What: Holiday Poinsettia Show Where: The Baltimore Conservatory and Botanic Gardens. In Druid Hill Park, near McCulloh Street and Gwynns Falls Parkway. When: 10 a.m.-4 p.m. Tuesdays-Sundays through Jan. 2. Why: Because roughly 1,000 poinsettias are on display in the newly renovated conservatory. The plants were grown at the Cylburn Arboretum, and they'll be shown in the conservatory's north and south pavilions. Information: Call 410-396-0008. There is a suggested donation of $2. - Annie Linskey
NEWS
By Frederick N. Rasmussen, The Baltimore Sun | May 9, 2012
Betty G. Hocker, a retired Baltimore opera singer and composer who wrote the "Fort McHenry March" at the time of the nation's bicentennial, died Saturday of complications from dementia at Stella Maris Hospice. The longtime Roland Park resident was 101. The daughter of a businessman and a homemaker, Sara Elizabeth "Betty" Gumpper was born into a musical family in Butler, Pa. Her father played the banjo and piano and had a small band, while her mother also played the piano and sang.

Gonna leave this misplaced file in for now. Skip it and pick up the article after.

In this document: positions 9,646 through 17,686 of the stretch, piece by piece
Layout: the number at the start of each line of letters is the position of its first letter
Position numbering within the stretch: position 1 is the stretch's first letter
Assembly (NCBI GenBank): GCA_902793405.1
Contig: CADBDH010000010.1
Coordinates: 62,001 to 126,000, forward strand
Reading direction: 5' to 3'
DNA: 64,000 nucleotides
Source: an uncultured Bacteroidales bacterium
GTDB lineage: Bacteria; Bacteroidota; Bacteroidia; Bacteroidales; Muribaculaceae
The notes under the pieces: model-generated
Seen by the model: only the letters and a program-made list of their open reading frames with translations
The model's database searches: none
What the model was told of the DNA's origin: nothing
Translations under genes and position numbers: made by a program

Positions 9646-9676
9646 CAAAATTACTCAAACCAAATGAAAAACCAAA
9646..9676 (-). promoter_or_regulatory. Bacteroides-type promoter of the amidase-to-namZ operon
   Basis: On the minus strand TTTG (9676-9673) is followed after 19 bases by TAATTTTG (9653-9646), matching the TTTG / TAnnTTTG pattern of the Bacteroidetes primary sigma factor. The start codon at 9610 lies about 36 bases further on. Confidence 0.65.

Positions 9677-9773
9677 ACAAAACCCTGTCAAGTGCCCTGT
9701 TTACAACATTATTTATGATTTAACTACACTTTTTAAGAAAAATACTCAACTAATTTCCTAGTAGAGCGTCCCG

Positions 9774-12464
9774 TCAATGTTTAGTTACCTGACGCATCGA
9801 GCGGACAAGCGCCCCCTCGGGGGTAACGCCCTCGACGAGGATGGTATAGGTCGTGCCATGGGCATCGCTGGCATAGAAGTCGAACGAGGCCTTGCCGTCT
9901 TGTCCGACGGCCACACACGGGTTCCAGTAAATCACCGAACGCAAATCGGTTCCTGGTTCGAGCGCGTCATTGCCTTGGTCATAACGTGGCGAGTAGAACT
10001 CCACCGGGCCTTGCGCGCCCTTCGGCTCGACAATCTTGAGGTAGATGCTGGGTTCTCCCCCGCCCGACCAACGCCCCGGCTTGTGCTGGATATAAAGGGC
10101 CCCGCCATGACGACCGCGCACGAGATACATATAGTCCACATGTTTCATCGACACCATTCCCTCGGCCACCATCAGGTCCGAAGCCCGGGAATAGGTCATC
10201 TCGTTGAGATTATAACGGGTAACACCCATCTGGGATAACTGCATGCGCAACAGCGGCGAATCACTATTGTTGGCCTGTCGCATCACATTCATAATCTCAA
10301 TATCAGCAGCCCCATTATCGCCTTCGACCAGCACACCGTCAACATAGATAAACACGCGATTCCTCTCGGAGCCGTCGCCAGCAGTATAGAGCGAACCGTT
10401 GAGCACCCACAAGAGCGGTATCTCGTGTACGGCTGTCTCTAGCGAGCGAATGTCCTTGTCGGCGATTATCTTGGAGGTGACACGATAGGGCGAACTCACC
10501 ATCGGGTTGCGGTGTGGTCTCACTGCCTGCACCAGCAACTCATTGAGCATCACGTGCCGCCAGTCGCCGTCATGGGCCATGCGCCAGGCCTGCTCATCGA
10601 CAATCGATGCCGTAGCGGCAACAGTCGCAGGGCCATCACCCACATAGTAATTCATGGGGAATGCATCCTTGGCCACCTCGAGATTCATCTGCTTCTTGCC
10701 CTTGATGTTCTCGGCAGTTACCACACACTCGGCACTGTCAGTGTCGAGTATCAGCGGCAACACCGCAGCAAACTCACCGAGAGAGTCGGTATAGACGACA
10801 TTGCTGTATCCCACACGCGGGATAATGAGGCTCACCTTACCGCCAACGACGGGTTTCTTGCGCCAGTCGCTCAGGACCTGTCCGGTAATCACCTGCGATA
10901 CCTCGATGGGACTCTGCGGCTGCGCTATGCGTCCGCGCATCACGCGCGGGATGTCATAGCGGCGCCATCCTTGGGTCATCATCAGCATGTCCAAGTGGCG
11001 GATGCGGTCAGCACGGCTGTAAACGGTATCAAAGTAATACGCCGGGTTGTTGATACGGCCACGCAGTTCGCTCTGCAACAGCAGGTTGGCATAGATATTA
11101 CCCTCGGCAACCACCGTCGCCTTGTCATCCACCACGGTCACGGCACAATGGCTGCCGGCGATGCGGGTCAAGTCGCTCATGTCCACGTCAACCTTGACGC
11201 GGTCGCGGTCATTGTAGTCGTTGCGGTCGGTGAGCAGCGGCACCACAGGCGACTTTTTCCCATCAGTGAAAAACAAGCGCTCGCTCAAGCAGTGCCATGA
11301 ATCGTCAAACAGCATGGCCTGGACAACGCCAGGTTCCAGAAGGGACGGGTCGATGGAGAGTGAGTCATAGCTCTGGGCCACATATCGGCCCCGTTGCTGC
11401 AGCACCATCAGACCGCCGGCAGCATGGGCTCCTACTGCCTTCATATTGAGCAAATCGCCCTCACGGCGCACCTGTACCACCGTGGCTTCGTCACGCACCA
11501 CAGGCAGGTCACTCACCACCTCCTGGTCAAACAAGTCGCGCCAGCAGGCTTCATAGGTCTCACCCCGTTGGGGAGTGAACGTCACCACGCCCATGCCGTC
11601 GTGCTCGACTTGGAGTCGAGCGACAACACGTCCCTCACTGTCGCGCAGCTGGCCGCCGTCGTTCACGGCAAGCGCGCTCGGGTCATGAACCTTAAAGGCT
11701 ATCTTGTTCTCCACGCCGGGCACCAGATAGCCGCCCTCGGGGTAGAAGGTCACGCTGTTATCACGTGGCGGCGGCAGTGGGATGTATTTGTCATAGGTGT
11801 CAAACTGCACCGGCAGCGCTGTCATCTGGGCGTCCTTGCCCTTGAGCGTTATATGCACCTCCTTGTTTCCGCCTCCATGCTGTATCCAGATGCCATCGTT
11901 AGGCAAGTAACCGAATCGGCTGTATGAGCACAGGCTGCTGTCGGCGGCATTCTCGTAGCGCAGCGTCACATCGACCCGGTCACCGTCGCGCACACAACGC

ENTERTAINMENT
By Tim Smith, The Baltimore Sun | April 6, 2012
In terms of talent, glamour and wide appeal, few opera singers today rank as high as mezzo-soprano Denyce Graves. No wonder there's quite a buzz at the Peabody Conservatory, where Graves will join the voice faculty in the fall. People are still talking about a master class that Graves gave at the conservatory last September. "She didn't know she was auditioning," said Phyllis Bryn-Julson, the distinguished soprano who chairs the voice department. "It was a phenomenal day for the students.